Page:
Tag Archives: rescuetime
Have a great time exploring these links, posts, and visualizations!
At Quantified Self, I forget I have Parkinson’s by Sara Riggare. Sara is a longtime member of our worldwide QS community and this heartfelt post about her experience at our conferences was wonderful to read. Experience the conference yourself and meet Sara at our QS15 Global Conference and Exposition. Register here
Standards for Scientific Graphic Presentation by Jure Triglav. Jure is a doctor, developer, and researcher interested in how data is presented in the sciences. In this post he goes back in time to look at previous standards for presenting data that have largely been forgotten.
Painting with Data: A Conversation with Lev Manovich by Randall Packer. In this great interview, researcher, artist, and visualization expert, Lev Manovich, explains his latest work on exposing a window onto the world through photos posted to popular social apps.
Big Data, LIke Soylent Green is Made of People by Karen Gregory. A thoughtful essay here on automation, algorithmic living, and the change in value of human experience.
“In the production of these massive data sets, upon which the promise of “progress” is predicated, we are actually sharing not only our data, but the very rhythms, circulations, palpitations, and mutations of our bodies so that the data sets can be “populated” with the very inhabitants that animate us.”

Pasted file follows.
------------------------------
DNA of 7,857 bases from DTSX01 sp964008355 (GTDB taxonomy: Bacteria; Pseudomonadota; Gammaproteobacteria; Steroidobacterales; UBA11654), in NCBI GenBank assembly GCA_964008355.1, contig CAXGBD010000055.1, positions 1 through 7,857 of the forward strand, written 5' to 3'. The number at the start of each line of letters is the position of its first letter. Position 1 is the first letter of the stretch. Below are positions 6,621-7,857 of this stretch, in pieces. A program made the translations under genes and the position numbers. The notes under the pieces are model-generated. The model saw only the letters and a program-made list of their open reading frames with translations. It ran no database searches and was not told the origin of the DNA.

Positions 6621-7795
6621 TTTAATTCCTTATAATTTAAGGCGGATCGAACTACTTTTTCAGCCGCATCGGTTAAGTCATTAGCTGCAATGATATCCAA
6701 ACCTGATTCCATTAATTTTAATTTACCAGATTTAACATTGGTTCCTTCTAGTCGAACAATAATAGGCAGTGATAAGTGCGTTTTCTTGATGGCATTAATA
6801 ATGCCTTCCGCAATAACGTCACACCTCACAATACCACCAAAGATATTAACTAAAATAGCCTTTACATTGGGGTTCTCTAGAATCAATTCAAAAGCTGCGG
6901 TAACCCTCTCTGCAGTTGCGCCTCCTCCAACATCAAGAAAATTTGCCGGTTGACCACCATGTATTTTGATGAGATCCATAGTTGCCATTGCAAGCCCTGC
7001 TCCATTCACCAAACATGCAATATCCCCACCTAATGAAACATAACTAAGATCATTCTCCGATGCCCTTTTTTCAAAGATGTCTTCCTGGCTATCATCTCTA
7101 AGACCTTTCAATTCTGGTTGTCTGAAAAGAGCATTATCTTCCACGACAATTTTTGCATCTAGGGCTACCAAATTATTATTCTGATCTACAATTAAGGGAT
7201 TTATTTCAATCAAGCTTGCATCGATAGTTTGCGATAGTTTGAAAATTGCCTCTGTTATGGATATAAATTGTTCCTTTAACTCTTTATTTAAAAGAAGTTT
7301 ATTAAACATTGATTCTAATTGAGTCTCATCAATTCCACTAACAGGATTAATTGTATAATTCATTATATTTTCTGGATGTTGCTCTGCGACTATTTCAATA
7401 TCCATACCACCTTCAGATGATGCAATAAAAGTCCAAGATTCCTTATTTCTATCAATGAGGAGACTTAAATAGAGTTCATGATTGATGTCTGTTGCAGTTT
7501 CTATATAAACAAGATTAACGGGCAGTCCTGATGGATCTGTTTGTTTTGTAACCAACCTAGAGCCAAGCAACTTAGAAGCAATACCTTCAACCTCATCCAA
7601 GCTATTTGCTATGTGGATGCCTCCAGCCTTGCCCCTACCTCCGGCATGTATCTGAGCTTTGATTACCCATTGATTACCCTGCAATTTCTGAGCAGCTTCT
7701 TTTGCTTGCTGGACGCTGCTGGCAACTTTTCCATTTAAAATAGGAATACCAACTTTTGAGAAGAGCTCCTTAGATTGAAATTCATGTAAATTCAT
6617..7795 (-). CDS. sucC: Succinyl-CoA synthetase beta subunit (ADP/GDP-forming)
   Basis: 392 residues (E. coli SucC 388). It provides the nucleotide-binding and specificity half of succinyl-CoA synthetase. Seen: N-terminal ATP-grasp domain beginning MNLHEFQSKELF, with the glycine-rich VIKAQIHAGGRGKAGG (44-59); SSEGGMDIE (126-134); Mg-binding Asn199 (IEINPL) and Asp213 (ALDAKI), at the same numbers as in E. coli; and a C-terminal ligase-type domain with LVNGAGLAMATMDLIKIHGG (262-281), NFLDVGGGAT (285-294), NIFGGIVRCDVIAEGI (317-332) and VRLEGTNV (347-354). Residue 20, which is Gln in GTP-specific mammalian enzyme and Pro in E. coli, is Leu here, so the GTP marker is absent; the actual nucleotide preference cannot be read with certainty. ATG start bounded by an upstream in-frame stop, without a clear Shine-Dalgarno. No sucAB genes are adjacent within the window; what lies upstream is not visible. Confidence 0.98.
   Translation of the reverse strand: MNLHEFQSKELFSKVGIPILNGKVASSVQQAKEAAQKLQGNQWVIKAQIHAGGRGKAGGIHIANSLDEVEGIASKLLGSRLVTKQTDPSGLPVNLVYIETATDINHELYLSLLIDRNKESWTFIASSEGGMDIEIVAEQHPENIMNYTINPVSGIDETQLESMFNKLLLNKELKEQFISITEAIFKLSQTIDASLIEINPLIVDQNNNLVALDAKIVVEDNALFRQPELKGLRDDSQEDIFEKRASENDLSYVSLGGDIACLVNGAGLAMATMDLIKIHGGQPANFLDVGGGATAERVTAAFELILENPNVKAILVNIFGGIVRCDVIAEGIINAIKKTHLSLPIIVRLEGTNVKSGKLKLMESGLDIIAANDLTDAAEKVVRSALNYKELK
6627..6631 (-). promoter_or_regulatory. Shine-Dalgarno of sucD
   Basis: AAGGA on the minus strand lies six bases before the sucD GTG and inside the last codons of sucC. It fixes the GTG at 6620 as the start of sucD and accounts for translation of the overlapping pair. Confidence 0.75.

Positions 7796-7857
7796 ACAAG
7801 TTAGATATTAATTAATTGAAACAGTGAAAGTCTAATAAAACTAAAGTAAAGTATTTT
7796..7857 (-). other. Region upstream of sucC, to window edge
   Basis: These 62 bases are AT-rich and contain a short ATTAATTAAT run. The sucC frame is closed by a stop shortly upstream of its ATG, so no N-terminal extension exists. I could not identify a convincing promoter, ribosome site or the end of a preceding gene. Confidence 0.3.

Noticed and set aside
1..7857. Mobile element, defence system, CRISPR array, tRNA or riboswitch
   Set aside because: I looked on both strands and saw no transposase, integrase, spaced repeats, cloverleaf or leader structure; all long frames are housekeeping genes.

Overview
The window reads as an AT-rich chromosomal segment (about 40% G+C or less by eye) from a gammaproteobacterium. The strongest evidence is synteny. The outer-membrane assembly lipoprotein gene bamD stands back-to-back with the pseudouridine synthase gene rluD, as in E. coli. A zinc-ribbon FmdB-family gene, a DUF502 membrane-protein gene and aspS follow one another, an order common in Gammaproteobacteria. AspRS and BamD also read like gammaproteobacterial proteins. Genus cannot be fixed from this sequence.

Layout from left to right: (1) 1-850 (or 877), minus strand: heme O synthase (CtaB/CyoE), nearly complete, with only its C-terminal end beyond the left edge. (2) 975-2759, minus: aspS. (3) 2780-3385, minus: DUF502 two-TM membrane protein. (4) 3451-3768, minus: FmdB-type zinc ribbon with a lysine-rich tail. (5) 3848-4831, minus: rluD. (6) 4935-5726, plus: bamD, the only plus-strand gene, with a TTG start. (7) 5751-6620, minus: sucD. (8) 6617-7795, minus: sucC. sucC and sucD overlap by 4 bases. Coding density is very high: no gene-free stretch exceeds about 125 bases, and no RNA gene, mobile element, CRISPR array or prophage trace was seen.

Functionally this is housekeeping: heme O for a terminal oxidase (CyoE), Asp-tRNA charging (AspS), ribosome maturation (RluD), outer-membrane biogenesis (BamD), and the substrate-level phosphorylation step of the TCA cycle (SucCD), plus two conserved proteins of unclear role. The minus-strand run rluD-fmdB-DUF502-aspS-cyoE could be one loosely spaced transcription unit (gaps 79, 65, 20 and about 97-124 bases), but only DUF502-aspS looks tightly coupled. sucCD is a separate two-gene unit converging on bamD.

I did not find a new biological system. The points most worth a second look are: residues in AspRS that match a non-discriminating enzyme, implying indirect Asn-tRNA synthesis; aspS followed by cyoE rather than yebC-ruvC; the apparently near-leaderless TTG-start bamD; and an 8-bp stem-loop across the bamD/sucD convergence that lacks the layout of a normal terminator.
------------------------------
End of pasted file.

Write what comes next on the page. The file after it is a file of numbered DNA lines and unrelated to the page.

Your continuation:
When Fitbit Is the Expert Witness by Kate Crawford. I almost didn’t include this article in this week’s list. The story has been circulated so many times around the web this week, mostly without any real thought or examination. However, I found that Kate Crawford did a good job putting this news in context without resorting to sensationalism.
How California’s Crappy Vaccination Policy Puts Kids At Risk by Renee DiResta. A bit of a sensational title, but a great post that uses a variety of open data sources to showcase a growing concern about childhood vaccination policies in California.
How I Used RescueTime to Baseline My Activity in 2014 and Set Goals for 2015 by Jamie Todd Rubin. I’ve been a big fan of Jamie’s writing since I found it earlier this year. He’s voracious self-tracker, mostly related to his tracking and understanding his writing, and this post doesn’t disappoint.
Sleeping My Way to Success with Data by Pamela Pavliscak. A great post by Pamela here about her experience starting tracking her sleep with the Sleep Cycle app. A great combination of actual data experience and higher-level thoughts on what it means to interface with personal data. I especially love this quote referencing her experience interacting with other sleep trackers,
“And they are doing the same thing that I’m doing — creating data about themselves, for themselves.”
Into the Okavango by The Office for Creative Research. A really neat interactive project by researchers, scientist, and the local community to document an expedition into the Okavango Delta in Botswana.
A Day in the Bike Commuting Life by Strava. The data science team at Strava put together a neat animation comprised of one-day of cycling commutes in San Francisco. Unsurprisingly, the Golden Gate Bridge is quite popular among cyclists.
While some people are using their data to help solve or, at least, alleviate seemingly intractable health issues, others are using their data to stave off issues before they occur. Daniel Rinehart talks about using sleep, happiness and biomarker data to keep himself in various “optimized zones” for his long-term health (filmed at the Boston QS Meetup).